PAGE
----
Please read the information and links previously provided, and ask any questions you might have.
"Everything should be as simple as it is, but not simpler." - Albert Einstein | Wiki article link:Getting Started
Topic Author
UM2009
Posts: 21
Joined: Tue Mar 09, 2021 11:16 am

Re: Anyone up for a portfolio analysis?

Post by UM2009 »

Thanks again so much. We've made progress--even if it's resulted in even more questions! This is the allocation we've settled on for future contributions:

30% TIAA-CREF S&P 500 Index Fund (Institutional) (TISPX) (0.05%)
20% Vanguard International Growth Adm (VWILX) (0.33%)
20% Vanguard 500 Index Admiral (VFIAX) (0.04%)
20% Vanguard Total Bond Market Index Adm (VBTLX) (0.05%)
5% TIAA-CREF Mid-Cap Growth Fund (Institutional) (TRPWX) (0.48%)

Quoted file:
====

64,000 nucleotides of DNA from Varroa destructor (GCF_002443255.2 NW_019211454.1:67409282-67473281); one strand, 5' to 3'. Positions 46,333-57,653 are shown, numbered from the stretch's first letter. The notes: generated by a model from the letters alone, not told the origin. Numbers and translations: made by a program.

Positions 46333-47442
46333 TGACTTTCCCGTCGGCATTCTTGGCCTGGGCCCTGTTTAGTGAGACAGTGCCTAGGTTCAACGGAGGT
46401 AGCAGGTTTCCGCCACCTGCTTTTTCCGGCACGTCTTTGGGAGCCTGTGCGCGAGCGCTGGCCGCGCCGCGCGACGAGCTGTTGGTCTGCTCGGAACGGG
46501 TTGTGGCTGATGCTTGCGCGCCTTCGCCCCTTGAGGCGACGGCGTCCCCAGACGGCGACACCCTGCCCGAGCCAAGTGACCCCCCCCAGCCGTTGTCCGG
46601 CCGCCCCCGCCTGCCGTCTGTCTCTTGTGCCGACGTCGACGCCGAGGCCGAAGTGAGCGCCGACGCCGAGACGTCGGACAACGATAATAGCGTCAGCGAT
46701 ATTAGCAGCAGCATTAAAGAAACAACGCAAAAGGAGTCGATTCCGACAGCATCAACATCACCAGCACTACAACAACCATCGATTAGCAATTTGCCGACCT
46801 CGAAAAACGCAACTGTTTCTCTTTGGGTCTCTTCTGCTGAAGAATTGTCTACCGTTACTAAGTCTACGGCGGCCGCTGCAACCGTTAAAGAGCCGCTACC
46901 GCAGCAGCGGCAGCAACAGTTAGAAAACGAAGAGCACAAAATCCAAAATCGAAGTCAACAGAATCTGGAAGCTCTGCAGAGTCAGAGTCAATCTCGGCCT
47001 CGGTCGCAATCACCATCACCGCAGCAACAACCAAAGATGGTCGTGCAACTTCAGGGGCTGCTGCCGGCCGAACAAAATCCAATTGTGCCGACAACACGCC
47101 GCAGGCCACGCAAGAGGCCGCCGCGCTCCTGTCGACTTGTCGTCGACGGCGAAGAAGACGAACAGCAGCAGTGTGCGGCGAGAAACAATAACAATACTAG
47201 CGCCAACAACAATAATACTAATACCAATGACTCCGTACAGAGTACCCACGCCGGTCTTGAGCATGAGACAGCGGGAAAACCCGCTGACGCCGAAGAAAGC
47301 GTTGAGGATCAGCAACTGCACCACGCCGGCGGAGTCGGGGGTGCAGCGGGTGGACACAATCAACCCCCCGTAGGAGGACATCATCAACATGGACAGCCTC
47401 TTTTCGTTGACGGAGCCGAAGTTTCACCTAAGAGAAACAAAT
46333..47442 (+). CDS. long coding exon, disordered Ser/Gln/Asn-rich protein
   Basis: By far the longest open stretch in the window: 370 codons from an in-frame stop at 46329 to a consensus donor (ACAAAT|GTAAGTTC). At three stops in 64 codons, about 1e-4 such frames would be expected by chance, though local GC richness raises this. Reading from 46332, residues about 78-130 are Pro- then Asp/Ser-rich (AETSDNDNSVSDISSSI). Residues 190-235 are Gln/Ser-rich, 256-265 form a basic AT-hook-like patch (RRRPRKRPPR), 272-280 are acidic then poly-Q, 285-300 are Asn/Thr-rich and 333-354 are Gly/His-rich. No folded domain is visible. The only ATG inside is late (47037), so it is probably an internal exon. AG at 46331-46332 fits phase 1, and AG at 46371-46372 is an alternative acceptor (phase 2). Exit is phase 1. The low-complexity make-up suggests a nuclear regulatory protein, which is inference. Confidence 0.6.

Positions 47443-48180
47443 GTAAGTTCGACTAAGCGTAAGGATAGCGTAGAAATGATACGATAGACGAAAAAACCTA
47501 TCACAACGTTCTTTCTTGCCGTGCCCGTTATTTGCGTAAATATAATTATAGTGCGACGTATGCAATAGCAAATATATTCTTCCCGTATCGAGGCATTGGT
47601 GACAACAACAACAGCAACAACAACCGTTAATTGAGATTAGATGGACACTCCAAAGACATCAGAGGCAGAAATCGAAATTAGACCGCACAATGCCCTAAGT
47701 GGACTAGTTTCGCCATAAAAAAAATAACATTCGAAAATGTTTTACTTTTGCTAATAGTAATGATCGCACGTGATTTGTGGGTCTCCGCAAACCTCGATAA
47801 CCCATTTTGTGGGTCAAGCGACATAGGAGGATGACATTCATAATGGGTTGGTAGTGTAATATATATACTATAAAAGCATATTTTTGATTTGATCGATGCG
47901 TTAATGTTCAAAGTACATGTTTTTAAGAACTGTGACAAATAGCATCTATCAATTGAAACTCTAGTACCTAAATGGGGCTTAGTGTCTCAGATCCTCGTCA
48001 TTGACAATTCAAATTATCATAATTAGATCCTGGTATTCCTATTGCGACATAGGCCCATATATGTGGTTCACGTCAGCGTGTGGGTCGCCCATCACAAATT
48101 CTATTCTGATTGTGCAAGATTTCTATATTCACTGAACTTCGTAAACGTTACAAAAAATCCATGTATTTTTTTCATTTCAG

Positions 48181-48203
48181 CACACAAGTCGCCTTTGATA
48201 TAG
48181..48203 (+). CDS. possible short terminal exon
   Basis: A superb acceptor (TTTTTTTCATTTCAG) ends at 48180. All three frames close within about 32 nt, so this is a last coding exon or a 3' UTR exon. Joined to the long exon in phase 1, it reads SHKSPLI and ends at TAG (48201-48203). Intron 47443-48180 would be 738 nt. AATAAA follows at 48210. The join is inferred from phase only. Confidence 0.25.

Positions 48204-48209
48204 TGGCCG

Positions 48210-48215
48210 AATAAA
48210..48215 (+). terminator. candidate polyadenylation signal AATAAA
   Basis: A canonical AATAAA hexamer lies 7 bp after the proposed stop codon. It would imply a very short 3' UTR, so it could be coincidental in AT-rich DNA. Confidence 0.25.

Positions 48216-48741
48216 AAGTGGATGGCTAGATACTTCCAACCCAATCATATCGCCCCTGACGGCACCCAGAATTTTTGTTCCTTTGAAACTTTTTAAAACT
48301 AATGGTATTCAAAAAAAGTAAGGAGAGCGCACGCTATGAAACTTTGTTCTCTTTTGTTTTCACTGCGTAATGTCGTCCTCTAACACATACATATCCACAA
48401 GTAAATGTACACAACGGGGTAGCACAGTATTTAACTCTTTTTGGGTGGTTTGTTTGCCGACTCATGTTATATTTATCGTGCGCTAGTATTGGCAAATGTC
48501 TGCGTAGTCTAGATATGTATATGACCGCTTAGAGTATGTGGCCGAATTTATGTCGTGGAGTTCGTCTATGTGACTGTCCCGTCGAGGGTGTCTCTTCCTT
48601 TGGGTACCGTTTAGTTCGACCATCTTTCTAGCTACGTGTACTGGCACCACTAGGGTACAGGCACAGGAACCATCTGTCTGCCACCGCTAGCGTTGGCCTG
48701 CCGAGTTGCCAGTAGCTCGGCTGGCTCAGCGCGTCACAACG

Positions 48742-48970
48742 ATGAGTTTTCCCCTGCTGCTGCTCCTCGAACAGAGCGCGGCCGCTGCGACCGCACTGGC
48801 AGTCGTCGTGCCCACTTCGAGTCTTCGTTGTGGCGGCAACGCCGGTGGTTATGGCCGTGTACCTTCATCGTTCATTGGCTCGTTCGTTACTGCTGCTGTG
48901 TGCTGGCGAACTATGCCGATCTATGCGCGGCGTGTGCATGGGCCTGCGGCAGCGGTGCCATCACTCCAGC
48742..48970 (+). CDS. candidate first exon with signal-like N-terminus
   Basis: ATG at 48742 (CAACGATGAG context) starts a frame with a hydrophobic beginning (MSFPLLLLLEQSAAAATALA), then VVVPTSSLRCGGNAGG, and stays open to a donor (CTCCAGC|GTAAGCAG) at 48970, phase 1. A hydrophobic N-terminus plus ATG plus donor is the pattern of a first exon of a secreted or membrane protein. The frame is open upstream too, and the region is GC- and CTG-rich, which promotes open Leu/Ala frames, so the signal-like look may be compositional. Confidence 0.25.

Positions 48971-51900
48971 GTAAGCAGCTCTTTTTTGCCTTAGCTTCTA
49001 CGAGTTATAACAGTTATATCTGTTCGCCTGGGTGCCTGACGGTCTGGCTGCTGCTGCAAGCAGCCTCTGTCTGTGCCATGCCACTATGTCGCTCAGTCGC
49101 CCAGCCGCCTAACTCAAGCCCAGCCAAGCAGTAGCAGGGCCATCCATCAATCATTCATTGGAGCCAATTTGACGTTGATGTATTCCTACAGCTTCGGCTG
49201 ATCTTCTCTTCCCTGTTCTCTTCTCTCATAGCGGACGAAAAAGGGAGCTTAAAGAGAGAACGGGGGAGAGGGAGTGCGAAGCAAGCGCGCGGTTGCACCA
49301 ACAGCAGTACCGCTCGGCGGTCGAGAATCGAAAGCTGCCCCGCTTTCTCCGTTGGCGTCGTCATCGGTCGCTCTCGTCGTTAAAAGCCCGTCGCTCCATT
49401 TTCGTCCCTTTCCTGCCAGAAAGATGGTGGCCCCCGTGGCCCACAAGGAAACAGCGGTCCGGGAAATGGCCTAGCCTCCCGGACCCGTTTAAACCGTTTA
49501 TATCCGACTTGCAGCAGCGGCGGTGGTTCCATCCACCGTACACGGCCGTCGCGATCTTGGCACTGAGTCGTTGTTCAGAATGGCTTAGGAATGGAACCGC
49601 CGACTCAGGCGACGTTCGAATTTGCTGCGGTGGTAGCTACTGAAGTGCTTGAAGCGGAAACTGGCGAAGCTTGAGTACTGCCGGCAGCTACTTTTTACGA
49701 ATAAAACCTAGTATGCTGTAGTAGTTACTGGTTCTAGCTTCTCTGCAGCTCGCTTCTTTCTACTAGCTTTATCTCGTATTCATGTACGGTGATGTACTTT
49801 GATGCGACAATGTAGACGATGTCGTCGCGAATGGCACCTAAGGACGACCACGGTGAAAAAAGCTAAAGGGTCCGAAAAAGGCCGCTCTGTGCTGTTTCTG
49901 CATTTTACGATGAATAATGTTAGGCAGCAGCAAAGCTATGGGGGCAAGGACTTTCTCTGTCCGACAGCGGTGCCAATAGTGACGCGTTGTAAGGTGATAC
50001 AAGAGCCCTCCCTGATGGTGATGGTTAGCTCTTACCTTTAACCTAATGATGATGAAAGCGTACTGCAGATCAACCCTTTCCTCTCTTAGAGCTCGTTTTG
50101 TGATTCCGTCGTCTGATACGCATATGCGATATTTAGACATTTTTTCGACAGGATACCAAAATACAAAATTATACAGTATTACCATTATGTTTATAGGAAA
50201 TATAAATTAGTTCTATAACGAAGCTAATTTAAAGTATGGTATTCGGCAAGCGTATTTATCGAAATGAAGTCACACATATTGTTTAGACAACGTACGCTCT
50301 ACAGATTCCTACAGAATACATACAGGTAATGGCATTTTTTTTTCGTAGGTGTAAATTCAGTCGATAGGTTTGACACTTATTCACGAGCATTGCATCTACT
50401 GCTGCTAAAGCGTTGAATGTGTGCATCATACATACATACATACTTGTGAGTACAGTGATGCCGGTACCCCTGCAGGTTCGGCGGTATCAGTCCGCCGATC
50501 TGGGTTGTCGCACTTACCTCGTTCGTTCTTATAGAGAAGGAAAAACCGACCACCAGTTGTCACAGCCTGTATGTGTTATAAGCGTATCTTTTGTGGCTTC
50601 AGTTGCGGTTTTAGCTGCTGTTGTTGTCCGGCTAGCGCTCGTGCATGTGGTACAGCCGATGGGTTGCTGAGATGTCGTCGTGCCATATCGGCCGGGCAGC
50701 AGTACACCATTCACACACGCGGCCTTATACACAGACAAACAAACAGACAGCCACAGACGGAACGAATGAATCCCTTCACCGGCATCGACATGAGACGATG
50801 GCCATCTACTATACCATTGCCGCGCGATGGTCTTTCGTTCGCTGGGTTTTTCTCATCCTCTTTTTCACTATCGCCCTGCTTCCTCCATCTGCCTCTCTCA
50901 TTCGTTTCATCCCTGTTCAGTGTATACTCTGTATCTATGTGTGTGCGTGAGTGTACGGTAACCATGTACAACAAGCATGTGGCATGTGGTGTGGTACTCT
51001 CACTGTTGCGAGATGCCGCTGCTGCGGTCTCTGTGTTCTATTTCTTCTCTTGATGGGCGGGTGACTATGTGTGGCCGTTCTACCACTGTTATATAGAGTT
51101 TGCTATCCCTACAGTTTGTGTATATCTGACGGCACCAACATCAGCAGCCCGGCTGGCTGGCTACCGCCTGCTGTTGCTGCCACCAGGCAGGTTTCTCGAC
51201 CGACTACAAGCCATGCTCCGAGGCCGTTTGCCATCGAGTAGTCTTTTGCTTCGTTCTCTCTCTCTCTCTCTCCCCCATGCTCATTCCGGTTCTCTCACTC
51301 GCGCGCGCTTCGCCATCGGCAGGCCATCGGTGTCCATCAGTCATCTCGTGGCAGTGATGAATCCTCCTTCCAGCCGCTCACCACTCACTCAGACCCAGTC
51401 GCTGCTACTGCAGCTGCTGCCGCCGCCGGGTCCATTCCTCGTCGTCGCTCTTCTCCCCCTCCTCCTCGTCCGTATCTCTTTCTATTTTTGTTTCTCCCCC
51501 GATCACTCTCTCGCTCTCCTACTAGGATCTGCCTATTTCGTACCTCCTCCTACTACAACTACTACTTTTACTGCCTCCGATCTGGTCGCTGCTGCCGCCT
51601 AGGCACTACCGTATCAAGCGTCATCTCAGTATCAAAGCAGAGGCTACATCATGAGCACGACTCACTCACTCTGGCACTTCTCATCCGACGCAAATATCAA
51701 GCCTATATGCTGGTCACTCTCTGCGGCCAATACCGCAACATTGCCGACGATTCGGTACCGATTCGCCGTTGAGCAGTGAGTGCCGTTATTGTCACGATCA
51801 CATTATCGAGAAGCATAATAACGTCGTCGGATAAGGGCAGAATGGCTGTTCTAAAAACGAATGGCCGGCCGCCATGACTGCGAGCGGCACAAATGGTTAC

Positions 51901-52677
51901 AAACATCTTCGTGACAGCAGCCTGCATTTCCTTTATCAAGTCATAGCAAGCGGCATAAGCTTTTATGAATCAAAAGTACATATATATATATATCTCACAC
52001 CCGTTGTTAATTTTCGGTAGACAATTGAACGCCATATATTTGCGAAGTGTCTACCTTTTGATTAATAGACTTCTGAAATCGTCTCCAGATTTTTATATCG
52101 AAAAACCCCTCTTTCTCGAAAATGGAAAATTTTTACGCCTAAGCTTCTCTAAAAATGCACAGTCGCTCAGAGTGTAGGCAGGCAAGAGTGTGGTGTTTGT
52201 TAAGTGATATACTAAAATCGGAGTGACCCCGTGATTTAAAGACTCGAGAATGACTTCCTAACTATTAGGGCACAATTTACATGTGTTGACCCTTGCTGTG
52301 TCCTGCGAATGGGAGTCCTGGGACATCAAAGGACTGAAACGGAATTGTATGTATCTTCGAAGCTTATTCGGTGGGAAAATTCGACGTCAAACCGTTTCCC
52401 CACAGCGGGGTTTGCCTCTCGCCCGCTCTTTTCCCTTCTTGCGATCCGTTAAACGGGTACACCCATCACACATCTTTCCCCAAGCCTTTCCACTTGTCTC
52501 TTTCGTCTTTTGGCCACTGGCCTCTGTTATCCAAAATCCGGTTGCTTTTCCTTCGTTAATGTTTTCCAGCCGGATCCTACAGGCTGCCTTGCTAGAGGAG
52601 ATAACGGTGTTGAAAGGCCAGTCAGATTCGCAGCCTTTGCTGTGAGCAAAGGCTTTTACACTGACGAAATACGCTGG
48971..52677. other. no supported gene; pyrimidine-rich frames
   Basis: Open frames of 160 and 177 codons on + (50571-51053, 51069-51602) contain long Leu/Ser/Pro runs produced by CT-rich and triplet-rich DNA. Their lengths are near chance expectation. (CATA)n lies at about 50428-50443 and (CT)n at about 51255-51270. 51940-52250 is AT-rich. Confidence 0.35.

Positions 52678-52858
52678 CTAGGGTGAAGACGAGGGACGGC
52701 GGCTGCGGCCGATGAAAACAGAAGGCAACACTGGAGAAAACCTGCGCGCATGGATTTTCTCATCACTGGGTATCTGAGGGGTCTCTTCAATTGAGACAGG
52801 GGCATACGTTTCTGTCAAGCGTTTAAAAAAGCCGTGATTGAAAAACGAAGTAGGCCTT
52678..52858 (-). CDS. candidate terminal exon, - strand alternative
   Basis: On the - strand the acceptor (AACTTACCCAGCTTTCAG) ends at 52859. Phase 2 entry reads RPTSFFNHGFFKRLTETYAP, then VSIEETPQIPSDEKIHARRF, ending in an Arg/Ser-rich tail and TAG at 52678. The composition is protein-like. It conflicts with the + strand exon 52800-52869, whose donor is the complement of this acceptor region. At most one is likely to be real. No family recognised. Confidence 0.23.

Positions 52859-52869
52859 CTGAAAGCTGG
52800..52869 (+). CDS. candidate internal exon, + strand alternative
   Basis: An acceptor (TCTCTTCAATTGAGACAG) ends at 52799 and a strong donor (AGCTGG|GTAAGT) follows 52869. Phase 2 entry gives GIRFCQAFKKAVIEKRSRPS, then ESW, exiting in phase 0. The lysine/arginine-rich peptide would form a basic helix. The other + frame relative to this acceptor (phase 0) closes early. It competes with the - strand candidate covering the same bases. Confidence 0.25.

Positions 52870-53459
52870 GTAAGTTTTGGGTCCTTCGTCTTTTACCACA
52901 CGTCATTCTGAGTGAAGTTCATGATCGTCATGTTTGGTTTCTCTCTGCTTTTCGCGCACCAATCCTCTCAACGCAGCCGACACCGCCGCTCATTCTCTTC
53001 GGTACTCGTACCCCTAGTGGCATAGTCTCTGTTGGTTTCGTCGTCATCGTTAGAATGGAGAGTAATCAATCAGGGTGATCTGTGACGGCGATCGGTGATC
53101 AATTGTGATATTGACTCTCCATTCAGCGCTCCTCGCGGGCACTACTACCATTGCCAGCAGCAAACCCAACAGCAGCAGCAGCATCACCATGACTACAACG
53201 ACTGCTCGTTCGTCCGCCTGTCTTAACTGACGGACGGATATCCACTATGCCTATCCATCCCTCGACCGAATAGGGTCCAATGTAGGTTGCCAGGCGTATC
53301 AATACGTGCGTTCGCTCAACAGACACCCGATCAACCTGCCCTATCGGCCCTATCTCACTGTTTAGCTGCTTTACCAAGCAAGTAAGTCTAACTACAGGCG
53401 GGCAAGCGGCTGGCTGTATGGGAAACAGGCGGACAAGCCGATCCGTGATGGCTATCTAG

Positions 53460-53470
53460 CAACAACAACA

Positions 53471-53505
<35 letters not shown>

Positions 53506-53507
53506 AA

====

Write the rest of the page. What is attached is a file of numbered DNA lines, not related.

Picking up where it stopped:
5% TIAA-CREF Small-Cap Blend Index Fund (Institutional) (TISBX) (0.06%)

One thing down.
There are lots of important variables that cannot be known several decades in advance like: inflation rates; rates of return on stocks and bonds; what your health will be; whether you will both work without interruption; your tax bracket in retirement; or even what the brackets will be several decades from now.
Not only that, but this exercise forces us to consider things that we have so far purposely ignored for retirement planning purposes. For example, her portfolio also includes a GST set up by her father that currently consists of raw land but will most likely be generating moderate to significant income in 25 years. Because that income is not guaranteed, we have not planned around it when considering how much to save, but now we see that it affects where we save. The likelihood of that income (plus pension, ss, RMDs) means that it is most likely that we are currently in the lowest tax bracket that will we see for the rest of our lives. Now we need to figure out how best to accommodate that fact.